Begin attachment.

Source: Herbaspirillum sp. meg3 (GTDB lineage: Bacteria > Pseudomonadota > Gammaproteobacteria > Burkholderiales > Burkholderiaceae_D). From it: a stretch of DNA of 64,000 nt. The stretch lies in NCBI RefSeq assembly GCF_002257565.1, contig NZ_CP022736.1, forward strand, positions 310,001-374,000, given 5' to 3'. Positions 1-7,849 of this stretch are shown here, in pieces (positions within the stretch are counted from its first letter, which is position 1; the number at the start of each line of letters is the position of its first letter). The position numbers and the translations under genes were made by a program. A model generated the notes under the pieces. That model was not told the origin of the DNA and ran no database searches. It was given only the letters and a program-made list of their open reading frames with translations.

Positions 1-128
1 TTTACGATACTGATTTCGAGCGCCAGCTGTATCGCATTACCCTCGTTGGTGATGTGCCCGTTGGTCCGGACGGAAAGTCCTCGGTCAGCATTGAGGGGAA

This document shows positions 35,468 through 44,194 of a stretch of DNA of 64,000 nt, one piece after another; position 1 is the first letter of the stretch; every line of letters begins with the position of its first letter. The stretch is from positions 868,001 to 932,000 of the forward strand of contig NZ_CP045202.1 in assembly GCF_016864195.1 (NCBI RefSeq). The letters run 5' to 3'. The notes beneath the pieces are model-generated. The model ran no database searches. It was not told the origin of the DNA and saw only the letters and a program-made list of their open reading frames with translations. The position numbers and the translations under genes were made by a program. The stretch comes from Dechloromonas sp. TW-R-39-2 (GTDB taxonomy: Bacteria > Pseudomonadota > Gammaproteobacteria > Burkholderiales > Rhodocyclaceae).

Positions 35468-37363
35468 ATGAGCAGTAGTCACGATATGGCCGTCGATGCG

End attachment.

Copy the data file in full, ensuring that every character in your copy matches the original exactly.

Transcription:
Source: Herbaspirillum sp. meg3 (GTDB lineage: Bacteria > Pseudomonadota > Gammaproteobacteria > Burkholderiales > Burkholderiaceae_D). From it: a stretch of DNA of 64,000 nt. The stretch lies in NCBI RefSeq assembly GCF_002257565.1, contig NZ_CP022736.1, forward strand, positions 310,001-374,000, given 5' to 3'. Positions 1-7,849 of this stretch are shown here, in pieces (positions within the stretch are counted from its first letter, which is position 1; the number at the start of each line of letters is the position of its first letter). The position numbers and the translations under genes were made by a program. A model generated the notes under the pieces. That model was not told the origin of the DNA and ran no database searches. It was given only the letters and a program-made list of their open reading frames with translations.

Positions 1-128
1 TTTACGATACTGATTTCGAGCGCCAGCTGTATCGCATTACCCTCGTTGGTGATGTGCCCGTTGGTCCGGACGGAAAGTCCTCGGTCAGCATTGAGGGGAA

This document shows positions 35,468 through 44,194 of a stretch of DNA of 64,000 nt, one piece after another; position 1 is the first letter of the stretch; every line of letters begins with the position of its first letter. The stretch is from positions 868,001 to 932,000 of the forward strand of contig NZ_CP045202.1 in assembly GCF_016864195.1 (NCBI RefSeq). The letters run 5' to 3'. The notes beneath the pieces are model-generated. The model ran no database searches. It was not told the origin of the DNA and saw only the letters and a program-made list of their open reading frames with translations. The position numbers and the translations under genes were made by a program. The stretch comes from Dechloromonas sp. TW-R-39-2 (GTDB taxonomy: Bacteria > Pseudomonadota > Gammaproteobacteria > Burkholderiales > Rhodocyclaceae).

Positions 35468-37363
35468 ATGAGCAGTAGTCACGATATGGCCGTCGATGCG